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Colter Peterson, KSL

Quin Snyder part of committee of NBA coaches to pursue racial injustice reform

By Ryan Miller, | Posted - Jun. 1, 2020 at 10:14 a.m.

SALT LAKE CITY — In the wake of protests throughout the country over “police brutality, racial profiling and the weaponization of racism”, including many NBA cities, the National Basketball Coaches Association is hoping to use its platform to create positive change.

The organization released a strongly-worded statement Monday denouncing the killing of George Floyd in Minneapolis, Minnesota, and the systematic racism against the African-American community.

The NBCA's statement included the signatures of 33 current and former NBA head coaches and nearly 180 assistants.

The coaches association has also formed a committee to pursue solutions to racial injustice within NBA cities. Utah Jazz coach Quin Snyder is part of that committee, according to ESPN. Snyder is joined on the committee by San Antonio Spurs coach Gregg Popovich, Golden State Warriors coach Steve Kerr and Atlanta Hawks coach Lloyd Peirce, among others.

“Our heartfelt condolences and prayers go out to the family of George Floyd,” the NBCA statement reads. “As NBA coaches — both head and assistant coaches — we lead groups of men, most of whom are African American, and we see, hear and share their feelings of disgust, frustration, helplessness and anger.

“The events of the past few weeks — police brutality, racial profiling and the weaponization of racism are shameful, inhumane and intolerable.

“As a diverse group of leaders, we have a responsibility to stand up and speak out for those who don’t have a voice — and to stand up and speak out for those who don’t feel it is safe to do so.

“Witnessing the murder of George Floyd in cold blood and in broad daylight has traumatized our nation, but the reality is that African Americans are targeted and victimized on a daily basis. As NBA coaches, we cannot treat this as an isolated incident of outrage.

“We are committed to working in our NBA cities with local leaders, officials and law enforcement agencies to create positive change in our communities. We have the power and platform to affect change, and we will use it.”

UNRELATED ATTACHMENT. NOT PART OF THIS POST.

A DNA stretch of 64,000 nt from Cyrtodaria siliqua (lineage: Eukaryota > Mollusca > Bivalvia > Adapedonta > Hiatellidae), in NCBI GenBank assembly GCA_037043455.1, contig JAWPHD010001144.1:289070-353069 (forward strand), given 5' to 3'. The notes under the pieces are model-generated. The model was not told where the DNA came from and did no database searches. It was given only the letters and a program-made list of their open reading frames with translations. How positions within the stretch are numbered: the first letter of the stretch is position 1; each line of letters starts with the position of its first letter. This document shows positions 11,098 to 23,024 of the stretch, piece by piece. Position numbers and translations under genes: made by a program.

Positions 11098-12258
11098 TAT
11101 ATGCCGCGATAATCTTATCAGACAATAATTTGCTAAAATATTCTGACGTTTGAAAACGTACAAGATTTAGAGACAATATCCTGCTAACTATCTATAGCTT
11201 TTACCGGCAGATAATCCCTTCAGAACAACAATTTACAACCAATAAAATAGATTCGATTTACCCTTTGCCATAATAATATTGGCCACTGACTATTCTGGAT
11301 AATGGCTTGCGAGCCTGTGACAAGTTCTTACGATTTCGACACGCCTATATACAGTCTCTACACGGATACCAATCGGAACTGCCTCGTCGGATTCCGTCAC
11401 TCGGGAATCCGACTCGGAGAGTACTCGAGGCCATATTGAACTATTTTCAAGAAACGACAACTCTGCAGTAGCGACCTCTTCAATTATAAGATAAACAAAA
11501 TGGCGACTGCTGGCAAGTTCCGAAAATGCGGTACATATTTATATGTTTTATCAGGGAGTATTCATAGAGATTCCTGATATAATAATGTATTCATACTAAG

According to the ESPN report, the committee will meet Tuesday to discuss how they can begin immediate action to help create change in NBA communities.

In a memo to league staffers on Sunday, NBA commissioner Adam Silver discussed the racial tensions in the country.

“This moment also requires greater introspection from those of us, including me, who may never know the full pain and fear many of our colleagues and players experience every day,” Silver wrote. “We have to reach out, listen to each other and work together to be part of the solution. And as an organization, we need to do everything in our power to make a meaningful difference. Even in this sad and difficult time, I know we can.”

On Sunday, Jazz owner Gail Miller issued a statement on what she called the “senseless death” of Floyd.

“It is my sincerest hope that we will all work together, peacefully and respectfully, to put an end to the mistreatment of any human being,” said Miller, the day after protests in downtown Salt Lake City left city buildings and storefronts vandalized and cars burned. “Our homes, neighborhoods, institutions and businesses are enriched and strengthened when we invite, embrace, and celebrate our rich diversity. We must hold ourselves and those around us accountable and to the highest standards of decency. We must approach each other with empathy and kindness as we continue to build collaboration and, more importantly, inclusivity and trust.”

Miller’s words echoed the speech she gave following a racially-charged interaction between a fan and an NBA star Russell Westbrook. Following that incident, the Jazz banned the offending fan for life and then investigated previous instances that ended up resulting in a second-lifetime ban. Miller then took center court at the next home game to denounce racism in the community.

“Anytime you have an incident that’s unfortunate, you hope there can be a catalyst for positive change,” Snyder said last year following the Westbrook-fan incident.

Yet another unfortunate incident has occurred. Snyder will be part of a group hoping to create positive change from it.

Ryan Miller

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